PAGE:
And, given that in the 15 mysteries of the rosary prayed up until now, the great events of Christ's public life were not contemplated, in the new apostolic letter the Pontiff adds five mysteries, which he calls the "mysteries of light."

They include moments in Christ's public life, beginning with his baptism in the Jordan and ending with the passion.

"Is there, perhaps, a better instrument than the prayer of the rosary for the demanding but extraordinarily rich endeavor to contemplate the face of Christ together with Mary? To do so, however, we must rediscover the mystical profundity enclosed in the simplicity of this prayer, so dear to popular tradition," the Pope continued.

In the second place, and by way of reinforcing his proposal, the Pope proclaimed the "Year of the Rosary," which extends from this month to October 2003.

The Holy Father explained that the proclamation celebrates three significant
moments: the start of his 25th year in the papacy; the 120th anniversary of Leo XIII's encyclical "Supremi Apostolatus Officio," which initiated a series of documents on the rosary; and the appendix to the Holy Year 2000.

In "the history of the Great Jubilees the good custom existed that, after the Jubilee Year dedicated to Christ and to the work of the Redemption, one was proclaimed in honor of Mary, as if imploring her help for the fruition of the graces received," the Pope explained.

In bidding the pilgrims farewell, he said that the "Year of the Holy Rosary, which we will live together, will certainly produce beneficial fruits in the hearts of all, it will renew and intensify the action of grace of the Great Jubilee of the Year 2000, and will become a source of peace for the world." ZE02101606

Theological Panel Rules Out Ordination of Women as Deacons Defers to Magisterium for a Definitive Decision

VATICAN CITY, OCT. 17, 2002 ( .- The International Theological Commission announced that one of its recent documents excludes the possibility of the ordination of women to the diaconate.

In the statement issued through the Vatican Press Office today, the general secretary of the International Theological Commission, Dominican Father Georges Cottier, responded to questions about the commission's five-year study of the diaconate raised by the French newspaper La Croix.

Father Cottier stated that the commission's study "tends to support the exclusion" of ordaining women to the diaconate. La Croix on Oct. 8 reported that the commission's study left the issue open.

The commission, which includes renowned theologians, voted to approve its document during its Sept. 30-Oct. 4 plenary assembly in the Vatican. The commission is coordinated by the Congregation for the Doctrine of the Faith.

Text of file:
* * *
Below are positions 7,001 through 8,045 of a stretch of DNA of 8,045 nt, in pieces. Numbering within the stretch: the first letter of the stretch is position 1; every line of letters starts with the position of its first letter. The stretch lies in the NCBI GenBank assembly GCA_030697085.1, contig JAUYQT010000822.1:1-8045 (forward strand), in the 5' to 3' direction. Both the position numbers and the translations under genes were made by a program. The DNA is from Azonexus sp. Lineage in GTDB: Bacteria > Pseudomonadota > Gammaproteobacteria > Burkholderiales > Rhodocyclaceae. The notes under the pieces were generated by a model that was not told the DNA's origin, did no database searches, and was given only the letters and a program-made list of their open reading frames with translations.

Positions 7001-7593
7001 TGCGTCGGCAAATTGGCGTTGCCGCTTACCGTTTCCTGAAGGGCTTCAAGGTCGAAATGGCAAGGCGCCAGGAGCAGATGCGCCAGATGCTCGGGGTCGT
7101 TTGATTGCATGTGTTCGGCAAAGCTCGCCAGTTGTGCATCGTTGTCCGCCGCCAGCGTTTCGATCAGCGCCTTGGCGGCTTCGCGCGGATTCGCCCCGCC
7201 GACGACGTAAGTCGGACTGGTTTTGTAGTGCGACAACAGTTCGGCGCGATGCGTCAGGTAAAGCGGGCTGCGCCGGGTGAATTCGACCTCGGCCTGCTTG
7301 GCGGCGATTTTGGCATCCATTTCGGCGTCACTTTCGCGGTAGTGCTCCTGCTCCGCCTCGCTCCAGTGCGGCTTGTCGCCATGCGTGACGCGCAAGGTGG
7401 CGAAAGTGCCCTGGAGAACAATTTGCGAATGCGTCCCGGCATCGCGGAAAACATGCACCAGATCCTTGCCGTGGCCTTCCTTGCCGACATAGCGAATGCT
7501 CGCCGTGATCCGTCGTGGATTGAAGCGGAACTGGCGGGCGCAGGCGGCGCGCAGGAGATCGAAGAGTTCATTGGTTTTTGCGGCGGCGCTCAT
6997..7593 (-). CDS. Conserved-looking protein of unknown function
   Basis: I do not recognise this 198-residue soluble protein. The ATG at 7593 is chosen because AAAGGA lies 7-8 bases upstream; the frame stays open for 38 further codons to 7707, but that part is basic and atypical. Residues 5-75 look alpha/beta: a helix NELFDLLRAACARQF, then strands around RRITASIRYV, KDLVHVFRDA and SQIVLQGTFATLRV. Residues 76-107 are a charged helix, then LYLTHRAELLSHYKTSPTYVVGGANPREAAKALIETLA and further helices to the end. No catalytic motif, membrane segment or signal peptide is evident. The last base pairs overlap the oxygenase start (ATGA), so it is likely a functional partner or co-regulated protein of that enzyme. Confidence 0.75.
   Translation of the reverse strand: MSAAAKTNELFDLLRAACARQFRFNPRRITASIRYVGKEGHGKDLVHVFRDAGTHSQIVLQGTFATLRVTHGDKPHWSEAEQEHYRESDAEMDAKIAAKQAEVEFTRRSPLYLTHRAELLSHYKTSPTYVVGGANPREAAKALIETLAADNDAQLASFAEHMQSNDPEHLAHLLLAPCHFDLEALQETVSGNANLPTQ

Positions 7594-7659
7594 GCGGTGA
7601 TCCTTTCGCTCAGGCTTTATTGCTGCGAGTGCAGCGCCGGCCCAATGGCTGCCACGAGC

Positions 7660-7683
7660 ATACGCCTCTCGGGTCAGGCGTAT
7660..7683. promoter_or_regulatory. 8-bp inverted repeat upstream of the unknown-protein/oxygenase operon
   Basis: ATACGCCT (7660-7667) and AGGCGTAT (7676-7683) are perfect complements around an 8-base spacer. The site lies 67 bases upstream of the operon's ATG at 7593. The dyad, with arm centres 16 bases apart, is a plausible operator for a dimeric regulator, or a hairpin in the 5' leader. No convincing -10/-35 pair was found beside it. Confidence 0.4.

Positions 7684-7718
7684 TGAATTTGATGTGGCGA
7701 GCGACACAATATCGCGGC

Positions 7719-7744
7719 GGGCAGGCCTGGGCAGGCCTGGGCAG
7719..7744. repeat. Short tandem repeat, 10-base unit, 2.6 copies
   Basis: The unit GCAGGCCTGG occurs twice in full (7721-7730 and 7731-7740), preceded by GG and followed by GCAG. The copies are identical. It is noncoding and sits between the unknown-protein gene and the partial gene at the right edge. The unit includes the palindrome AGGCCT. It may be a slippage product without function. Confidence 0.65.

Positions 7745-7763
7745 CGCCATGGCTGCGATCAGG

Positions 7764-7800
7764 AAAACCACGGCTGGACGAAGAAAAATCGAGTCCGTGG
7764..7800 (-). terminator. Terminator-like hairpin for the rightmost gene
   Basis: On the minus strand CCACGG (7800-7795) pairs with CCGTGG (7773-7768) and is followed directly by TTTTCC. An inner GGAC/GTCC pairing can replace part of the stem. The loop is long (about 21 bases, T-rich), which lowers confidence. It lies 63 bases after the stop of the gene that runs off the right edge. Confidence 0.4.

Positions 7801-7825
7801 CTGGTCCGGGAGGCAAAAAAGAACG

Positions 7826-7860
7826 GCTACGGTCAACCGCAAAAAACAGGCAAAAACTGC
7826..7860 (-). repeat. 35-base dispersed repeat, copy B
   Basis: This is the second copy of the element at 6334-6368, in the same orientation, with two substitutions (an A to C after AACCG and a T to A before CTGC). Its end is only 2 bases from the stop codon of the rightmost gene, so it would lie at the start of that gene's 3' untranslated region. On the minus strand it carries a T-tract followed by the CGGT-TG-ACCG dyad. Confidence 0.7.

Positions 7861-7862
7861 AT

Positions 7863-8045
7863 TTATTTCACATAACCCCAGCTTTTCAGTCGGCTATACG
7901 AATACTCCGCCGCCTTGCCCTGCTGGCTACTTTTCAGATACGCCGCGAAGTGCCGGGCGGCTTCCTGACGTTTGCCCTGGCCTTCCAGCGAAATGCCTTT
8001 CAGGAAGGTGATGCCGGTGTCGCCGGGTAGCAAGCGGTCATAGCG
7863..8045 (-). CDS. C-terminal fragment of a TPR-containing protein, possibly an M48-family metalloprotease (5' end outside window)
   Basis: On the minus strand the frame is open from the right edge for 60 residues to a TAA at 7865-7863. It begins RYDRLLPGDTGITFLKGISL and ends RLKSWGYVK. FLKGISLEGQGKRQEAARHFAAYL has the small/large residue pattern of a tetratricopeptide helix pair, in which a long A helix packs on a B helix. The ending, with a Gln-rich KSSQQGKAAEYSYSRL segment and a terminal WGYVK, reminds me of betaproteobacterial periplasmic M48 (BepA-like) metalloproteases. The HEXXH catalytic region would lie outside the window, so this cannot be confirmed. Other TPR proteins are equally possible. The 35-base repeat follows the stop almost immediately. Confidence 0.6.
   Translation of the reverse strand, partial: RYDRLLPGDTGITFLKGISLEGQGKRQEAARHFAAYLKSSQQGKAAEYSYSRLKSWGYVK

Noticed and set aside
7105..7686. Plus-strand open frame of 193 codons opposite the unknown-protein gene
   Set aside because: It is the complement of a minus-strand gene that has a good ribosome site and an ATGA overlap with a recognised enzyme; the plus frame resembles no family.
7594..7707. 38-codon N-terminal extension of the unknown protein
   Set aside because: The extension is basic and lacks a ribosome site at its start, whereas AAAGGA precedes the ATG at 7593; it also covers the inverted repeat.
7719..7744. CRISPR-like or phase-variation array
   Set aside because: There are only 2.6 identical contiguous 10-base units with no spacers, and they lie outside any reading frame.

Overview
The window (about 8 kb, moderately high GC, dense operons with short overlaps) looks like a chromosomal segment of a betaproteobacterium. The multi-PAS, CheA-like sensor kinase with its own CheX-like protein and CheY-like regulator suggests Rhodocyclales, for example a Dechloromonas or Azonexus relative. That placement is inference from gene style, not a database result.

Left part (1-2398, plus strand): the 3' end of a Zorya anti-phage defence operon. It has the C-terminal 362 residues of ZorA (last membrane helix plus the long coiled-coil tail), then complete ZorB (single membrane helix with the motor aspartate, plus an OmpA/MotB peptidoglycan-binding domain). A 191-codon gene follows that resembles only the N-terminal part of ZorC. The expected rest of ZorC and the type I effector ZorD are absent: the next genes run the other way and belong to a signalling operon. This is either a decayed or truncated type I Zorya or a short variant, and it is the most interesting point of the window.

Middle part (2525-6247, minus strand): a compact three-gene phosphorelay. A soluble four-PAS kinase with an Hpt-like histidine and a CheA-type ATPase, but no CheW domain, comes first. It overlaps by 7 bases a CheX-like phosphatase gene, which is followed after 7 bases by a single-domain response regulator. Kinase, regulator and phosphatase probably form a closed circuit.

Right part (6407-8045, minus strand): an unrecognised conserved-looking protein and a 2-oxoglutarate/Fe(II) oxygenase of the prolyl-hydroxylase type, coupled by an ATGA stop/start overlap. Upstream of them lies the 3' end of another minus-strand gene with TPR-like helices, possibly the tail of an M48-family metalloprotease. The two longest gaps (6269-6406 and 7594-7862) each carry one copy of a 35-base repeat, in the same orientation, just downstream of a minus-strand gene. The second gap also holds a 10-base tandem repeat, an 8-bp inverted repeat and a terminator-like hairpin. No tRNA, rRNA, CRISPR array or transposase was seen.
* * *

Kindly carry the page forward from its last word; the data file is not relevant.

Today's press statement noted that the commission does not have "the role of pronouncing with the authority which is characteristic of the magisterium." Yet, the panel "presented two important indications which emerge from study of the matter."

"In the first place, the commission observed that the deaconesses mentioned in the tradition of the early Church cannot simply be assimilated to ordained deacons," the statement said.

"In support of this conclusion, Father Cottier noted that both the rite of institution and the functions exercised by deaconesses distinguished them from ordained deacons," the statement continued.

It added: "Furthermore, Father Cottier noted that the commission's study reaffirmed the unity of the sacrament of holy orders. The distinction between the ministry of bishops and priests, on the one hand, and that of deacons, on the other hand, is nonetheless embraced within the unity of the sacrament of holy orders."

In his 1994 apostolic letter " Ordinatio Sacerdotalis ," John Paul II concluded "that the Church has no authority whatsoever to confer priestly ordination on women and that this judgment is to be definitively held by all the Church's faithful."

The Vatican statement released today said: "The commission's reaffirmation of this teaching arose from a careful study of the ecclesial tradition, of the documents of the Second Vatican Council, and of the postconciliar magisterium of the Church."

It added: "Father Cottier said that 'it belongs to the magisterium to pronounce with authority on the question, taking into account the historical and theological research presented by the study of the International Theological Commission.'"

The theological commission devoted over five years of research to the topic of the history and theology of the diaconate before approving the text of its study. The study was carried out at the request of the Congregation for the Doctrine of the Faith.